Approximate reading time: 3 Minutes
Mesa Boogie Badlander 100

Mesa Boogie Badlander 100, the latest in the Rectifier amp series  ·  Source: Mesa Boogie

When we heard rumours of a new series of amps from Mesa Boogie earlier this year, we were excited. The news soon became official when Mesa Boogie presented a three-amp new series of Rectifers, with two heads and a combo. The Badlander takes the classic ’90s Rectifier tone and tightens it even further, and comes with an EL34 output section and some easy ways to integrate it into your DAW setup via Mesa’s new CabClone IR technology.

Update: Pre-orders on the new Badlander amps are open now.


We all remember the sound of the ’90s! Powered predominantly by Mesa Boogie Rectifier amps, to the point where they became a little stale from being heard on every over-produced pop punk album that was released. The amps were originally championed by the metal fraternity, but soon found favour with top producers everywhere for their inherently tight gain tones. I think we all got a little bored of them eventually, to be honest. But now Mesa is back with its new Badlander, an updated Rectifier that uses an EL34 output tube section, along with the company’s new CabClone IR.

A new Rectifier for a modern age?

The Badlander comes in a few formats. There’s a 100 watt head or rack, or if you prefer a bit less power, a 50-watt combo in the same formats, plus as a combo. Each model has two identical channels each, with three dynamic new preamp modes named CLEAN, CRUNCH and CRUSH. And as mentioned previously, it has an EL34 output section which appears to tighten up the sound even more than those original amps that made the company such a household name.

Mesa Boogie Badlander 50 combo

Mesa Boogie Badlander 50 combo

CabClone IR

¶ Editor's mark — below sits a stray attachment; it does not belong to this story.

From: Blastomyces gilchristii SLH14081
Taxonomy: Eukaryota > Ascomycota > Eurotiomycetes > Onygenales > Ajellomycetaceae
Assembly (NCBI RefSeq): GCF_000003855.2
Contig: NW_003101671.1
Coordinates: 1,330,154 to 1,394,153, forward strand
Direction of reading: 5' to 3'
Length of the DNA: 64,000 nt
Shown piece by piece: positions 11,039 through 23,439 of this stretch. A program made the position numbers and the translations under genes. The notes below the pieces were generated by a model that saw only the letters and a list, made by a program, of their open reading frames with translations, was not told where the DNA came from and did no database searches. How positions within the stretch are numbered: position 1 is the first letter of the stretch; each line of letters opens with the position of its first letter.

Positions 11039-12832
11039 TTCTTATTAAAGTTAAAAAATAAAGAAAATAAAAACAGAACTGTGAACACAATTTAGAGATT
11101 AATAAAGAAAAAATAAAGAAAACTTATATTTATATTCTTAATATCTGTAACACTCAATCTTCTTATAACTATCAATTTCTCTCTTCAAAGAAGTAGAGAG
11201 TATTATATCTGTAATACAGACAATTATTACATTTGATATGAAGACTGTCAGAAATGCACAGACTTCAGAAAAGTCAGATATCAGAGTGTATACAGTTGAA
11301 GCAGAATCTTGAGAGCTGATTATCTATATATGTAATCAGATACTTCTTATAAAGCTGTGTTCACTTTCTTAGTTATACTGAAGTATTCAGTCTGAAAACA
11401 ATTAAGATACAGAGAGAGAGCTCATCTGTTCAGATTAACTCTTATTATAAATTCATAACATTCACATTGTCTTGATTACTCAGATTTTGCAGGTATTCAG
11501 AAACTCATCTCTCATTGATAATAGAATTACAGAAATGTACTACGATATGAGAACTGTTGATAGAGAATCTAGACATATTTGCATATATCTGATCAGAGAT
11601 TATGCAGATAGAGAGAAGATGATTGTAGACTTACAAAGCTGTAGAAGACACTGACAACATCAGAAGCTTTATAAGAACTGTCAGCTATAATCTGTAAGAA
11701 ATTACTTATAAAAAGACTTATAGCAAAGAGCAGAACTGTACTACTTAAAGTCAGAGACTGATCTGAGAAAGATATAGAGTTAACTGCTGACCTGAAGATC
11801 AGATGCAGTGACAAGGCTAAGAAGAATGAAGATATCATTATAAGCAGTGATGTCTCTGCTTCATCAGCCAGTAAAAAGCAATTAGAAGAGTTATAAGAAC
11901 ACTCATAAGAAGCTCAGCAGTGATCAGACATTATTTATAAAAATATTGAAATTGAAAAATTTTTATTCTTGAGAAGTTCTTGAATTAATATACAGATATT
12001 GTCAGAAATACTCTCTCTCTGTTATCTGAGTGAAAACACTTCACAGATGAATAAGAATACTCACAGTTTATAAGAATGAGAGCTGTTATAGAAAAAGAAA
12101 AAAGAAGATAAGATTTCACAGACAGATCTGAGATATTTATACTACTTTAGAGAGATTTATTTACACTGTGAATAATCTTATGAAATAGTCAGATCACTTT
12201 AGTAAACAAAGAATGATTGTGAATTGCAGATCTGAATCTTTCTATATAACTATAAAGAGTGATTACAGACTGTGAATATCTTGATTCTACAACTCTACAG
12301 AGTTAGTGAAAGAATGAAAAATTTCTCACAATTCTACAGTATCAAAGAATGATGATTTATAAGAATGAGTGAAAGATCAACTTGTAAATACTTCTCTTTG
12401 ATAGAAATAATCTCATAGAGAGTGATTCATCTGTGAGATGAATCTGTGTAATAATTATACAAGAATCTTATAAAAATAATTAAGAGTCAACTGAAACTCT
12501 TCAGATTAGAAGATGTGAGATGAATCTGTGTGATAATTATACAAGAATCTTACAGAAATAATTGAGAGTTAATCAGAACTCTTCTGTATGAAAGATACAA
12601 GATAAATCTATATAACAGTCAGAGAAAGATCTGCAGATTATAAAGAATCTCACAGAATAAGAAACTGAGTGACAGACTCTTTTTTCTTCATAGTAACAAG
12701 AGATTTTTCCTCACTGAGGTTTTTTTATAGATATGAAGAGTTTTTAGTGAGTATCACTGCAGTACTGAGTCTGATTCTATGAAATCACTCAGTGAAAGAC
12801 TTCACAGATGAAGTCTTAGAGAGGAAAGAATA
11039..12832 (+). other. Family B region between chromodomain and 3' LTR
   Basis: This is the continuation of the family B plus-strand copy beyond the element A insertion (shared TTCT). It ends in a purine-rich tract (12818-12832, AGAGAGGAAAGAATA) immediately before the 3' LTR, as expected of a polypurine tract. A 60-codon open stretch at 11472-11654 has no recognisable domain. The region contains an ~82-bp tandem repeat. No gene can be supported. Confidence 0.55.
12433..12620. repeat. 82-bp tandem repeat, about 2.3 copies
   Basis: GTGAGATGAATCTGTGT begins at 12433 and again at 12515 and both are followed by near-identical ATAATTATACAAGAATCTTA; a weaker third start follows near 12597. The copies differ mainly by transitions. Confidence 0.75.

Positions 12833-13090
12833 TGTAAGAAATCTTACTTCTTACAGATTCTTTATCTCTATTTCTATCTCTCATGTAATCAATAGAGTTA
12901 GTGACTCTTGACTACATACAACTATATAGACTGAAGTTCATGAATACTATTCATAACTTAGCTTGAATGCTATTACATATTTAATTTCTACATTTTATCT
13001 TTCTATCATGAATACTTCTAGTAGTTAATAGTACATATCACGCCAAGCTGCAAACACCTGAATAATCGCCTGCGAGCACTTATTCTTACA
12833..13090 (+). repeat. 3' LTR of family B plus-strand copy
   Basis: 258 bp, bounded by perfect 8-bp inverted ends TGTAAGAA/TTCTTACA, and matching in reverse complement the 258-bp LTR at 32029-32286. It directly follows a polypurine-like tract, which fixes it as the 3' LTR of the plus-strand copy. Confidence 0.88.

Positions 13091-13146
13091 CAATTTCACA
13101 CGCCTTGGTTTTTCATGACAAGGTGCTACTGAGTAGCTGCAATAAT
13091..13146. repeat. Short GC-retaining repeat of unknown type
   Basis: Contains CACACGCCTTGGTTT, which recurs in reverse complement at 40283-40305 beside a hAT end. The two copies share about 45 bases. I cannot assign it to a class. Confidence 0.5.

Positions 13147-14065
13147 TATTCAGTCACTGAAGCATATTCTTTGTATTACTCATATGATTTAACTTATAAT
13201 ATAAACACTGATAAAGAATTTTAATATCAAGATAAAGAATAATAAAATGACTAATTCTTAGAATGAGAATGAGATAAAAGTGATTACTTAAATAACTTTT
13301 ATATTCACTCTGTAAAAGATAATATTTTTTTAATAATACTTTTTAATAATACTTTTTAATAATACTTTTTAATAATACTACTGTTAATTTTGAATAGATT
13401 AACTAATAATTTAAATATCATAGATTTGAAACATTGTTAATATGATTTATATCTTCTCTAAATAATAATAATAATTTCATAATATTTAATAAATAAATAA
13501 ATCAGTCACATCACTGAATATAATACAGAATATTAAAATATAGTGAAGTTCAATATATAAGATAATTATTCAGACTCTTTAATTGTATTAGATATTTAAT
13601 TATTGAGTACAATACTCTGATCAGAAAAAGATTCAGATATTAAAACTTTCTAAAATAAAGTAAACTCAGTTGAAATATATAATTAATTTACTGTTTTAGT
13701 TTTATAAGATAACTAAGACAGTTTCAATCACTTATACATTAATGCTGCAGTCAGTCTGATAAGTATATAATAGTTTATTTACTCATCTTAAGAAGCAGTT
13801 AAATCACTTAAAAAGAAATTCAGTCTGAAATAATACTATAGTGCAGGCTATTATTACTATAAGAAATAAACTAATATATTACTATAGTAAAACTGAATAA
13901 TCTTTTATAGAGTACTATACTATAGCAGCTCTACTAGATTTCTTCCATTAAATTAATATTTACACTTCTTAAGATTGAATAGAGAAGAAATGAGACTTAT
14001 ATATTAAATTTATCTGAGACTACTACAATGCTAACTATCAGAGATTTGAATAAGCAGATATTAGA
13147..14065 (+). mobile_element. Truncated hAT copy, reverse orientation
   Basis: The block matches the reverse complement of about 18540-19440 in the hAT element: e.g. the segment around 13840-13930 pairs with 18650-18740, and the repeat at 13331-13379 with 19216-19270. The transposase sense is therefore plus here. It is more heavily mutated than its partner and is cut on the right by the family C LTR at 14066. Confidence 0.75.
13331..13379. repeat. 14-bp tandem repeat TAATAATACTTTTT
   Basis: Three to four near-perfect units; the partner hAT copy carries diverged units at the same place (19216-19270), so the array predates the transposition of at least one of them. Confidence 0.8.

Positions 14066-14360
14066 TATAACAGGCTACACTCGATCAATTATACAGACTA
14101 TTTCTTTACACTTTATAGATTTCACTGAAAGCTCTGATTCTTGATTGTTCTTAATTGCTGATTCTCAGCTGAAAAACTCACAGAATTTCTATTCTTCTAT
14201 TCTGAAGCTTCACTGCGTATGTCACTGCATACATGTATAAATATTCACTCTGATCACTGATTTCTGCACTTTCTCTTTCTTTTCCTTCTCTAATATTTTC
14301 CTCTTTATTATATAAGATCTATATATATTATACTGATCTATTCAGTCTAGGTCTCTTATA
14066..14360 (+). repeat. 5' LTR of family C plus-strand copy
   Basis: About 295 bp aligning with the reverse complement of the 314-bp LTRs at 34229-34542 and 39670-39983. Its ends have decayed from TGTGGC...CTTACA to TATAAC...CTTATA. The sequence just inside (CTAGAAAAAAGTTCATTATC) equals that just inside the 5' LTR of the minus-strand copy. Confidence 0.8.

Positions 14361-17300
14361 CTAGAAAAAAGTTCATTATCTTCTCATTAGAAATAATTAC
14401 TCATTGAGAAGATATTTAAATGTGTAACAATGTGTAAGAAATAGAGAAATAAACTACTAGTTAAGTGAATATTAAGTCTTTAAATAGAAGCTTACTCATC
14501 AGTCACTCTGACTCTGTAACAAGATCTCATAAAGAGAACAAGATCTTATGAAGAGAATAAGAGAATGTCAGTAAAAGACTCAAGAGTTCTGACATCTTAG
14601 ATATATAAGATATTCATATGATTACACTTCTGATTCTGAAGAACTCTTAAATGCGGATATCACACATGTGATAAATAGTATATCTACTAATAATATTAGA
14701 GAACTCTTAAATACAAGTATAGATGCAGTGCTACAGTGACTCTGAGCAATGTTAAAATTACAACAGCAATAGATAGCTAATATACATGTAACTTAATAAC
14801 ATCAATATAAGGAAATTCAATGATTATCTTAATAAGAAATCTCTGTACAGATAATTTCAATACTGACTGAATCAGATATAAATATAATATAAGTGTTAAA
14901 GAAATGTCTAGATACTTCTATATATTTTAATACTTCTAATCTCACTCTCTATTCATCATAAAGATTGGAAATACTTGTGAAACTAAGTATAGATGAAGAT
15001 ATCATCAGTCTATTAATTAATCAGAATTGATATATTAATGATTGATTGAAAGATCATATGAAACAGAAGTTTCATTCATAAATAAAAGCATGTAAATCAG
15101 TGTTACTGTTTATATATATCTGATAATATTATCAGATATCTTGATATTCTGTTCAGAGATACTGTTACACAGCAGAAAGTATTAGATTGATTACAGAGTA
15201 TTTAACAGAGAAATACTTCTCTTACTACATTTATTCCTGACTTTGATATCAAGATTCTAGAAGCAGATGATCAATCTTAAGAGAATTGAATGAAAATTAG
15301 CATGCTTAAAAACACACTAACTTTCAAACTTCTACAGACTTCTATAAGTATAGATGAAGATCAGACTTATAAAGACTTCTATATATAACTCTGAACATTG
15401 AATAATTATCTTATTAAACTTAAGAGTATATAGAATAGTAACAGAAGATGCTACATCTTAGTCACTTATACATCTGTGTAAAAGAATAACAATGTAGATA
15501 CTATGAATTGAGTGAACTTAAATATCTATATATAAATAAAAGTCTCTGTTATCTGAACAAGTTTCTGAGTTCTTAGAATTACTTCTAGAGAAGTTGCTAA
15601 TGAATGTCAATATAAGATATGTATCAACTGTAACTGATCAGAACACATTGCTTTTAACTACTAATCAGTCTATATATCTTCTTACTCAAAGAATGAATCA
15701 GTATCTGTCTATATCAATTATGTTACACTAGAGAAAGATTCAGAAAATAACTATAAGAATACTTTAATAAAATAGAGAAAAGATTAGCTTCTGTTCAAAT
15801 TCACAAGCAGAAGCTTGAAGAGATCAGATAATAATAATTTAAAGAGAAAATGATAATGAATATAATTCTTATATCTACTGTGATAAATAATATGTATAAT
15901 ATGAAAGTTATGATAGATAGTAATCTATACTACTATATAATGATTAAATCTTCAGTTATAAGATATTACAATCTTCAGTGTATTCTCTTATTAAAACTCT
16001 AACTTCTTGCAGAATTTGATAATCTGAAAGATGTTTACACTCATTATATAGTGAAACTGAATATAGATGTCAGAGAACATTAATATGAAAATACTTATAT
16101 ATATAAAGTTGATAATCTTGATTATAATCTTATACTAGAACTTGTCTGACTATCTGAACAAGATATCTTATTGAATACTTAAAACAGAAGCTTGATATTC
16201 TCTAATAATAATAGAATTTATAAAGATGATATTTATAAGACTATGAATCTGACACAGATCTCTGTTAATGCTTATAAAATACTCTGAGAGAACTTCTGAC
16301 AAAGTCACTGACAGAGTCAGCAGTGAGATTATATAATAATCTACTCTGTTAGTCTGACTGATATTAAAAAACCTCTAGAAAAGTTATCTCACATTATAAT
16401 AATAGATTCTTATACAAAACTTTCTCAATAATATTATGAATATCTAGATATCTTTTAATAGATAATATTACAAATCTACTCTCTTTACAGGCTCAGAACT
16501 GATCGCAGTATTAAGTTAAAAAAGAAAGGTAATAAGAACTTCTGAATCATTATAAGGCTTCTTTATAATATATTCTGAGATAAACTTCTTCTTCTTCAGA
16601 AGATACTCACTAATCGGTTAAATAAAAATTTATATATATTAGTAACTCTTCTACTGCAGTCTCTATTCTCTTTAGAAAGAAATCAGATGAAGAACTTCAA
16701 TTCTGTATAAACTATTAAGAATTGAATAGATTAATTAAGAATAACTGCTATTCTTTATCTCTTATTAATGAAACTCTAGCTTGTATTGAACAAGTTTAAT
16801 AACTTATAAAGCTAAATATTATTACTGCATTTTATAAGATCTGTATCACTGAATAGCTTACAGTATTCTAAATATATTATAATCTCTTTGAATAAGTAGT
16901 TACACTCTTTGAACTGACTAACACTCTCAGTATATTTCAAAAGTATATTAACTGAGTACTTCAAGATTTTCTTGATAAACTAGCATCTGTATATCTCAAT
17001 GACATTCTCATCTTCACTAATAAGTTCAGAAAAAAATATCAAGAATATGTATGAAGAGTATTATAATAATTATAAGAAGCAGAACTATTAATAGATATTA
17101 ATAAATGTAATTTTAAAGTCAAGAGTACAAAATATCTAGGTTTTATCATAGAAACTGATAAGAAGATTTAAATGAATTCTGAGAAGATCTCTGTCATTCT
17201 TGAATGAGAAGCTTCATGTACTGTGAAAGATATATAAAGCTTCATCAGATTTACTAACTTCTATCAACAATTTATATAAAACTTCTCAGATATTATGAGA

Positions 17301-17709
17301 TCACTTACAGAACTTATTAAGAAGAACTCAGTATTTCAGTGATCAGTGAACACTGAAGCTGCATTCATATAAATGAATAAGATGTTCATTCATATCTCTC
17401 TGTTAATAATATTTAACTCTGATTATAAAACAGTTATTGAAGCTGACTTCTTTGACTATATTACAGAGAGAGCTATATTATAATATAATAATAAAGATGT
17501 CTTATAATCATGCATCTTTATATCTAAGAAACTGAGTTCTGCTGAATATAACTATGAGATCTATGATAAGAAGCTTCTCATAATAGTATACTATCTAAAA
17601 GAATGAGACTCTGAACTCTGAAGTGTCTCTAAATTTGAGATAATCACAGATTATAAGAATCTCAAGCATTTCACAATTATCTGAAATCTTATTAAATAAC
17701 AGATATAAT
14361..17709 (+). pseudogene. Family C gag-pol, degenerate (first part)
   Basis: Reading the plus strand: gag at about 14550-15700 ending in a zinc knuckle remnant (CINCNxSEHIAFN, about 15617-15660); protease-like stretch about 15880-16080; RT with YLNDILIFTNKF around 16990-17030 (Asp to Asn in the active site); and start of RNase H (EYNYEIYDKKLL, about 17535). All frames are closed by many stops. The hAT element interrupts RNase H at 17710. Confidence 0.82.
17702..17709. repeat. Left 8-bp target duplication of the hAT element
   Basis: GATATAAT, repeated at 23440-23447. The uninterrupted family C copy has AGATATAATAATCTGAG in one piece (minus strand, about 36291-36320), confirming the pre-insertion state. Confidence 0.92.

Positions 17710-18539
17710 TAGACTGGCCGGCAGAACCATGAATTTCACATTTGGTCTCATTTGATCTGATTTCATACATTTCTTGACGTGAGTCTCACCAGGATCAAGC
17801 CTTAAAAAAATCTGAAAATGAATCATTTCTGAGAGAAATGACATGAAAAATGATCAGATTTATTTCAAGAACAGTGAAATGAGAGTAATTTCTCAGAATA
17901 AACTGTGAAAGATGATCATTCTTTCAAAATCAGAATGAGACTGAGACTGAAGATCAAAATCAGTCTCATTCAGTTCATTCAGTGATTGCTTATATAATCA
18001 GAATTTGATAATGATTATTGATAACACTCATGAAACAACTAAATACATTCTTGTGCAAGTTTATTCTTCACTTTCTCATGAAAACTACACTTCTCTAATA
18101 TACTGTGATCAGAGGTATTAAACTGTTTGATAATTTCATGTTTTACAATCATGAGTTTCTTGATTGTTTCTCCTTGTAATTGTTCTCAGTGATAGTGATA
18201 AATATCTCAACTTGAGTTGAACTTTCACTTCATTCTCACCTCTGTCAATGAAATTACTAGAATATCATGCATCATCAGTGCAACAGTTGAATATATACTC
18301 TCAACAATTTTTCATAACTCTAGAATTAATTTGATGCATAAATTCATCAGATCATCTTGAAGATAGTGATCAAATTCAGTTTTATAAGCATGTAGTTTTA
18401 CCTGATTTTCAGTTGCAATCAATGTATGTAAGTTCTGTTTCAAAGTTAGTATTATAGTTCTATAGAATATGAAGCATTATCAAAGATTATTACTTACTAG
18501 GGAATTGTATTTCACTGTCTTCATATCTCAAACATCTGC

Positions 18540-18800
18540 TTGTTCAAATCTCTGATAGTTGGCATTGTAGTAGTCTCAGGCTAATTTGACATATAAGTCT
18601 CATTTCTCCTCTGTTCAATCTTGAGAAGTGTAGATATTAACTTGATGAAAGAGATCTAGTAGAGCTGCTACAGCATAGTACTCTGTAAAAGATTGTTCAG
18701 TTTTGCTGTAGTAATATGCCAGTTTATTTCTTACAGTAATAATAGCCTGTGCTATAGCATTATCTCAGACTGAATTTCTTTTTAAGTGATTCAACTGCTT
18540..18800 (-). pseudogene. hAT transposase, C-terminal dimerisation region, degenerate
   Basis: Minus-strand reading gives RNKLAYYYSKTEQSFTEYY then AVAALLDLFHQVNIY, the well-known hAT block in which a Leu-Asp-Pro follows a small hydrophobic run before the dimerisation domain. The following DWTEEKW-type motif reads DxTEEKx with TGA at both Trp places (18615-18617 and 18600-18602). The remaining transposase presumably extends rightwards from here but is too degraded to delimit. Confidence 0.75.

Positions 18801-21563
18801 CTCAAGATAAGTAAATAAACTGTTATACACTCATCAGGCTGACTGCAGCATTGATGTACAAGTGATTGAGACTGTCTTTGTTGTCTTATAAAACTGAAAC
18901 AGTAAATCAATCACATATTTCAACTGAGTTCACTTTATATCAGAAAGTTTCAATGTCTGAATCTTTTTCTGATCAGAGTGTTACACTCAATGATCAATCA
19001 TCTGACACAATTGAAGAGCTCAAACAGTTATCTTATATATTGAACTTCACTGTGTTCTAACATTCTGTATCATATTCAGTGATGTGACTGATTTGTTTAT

Both the Badlander 100, as well as the lower wattage Badlander 50, will do that ‘Recto’ thing Mesas are famous for. But they are now paired with the new CabClone IR which Mesa claims gives you a ‘seamless DI with Channel Specific IR Assignment of the 8 virtual Cabinets and a Reactive Load’. Basically, they should be a lot easier to record with. They even have a USB port on the back to allow you to upload more IRs, plus an XLR out to record straight to your DAW with.

Mesa Boogie Badlander 100

Mesa Boogie Badlander 100

The dials on the rear allow you to choose which virtual cab you want to play through, and it all looks fairly clean and easy to use… always a good thing. No annoying menus here. You can further knock these amps down in output to a more manageable 20-watts which makes them a lot more friendly for many players. Especially as since lockdown, who can actually crank a 100-watt amp head?

The Tone

A lot of people will hate me for this, but I think the official Mesa Demo video sounded really flat and compressed. Instead, I suggest you check out Ola Englund‘s demo, as his sounds more ‘real’ and has more bottom end to it. I know YouTube compresses everything and makes it sound awful, and I really tried to like the official demo, but it just left me cold. Whereas Ola’s sounded more like a real amp, rather than a plugin simulation of one.

I love Mesa amps and have owned loads of them over the years, so it’s really nice to see them push the Rectifier forwards into the modern age. Now for the pricing: just under €2,700 for the Badlander 100 Head, €2,319 for the Badlander 50 Head, with the 50-Watt combo positioned in between. When you check out the demo videos below, please check out Ola’s first. And whilst you are there, check out that Candy Apple Solar he is playing… that thing looks sweet!

More Information


This post contains affiliate links and/or widgets. When you buy a product via our affiliate partner, we receive a small commission that helps support what we do. Don’t worry, you pay the same price. Thanks for your support!

by Jef

Leave a Reply

Your email address will not be published. Required fields are marked *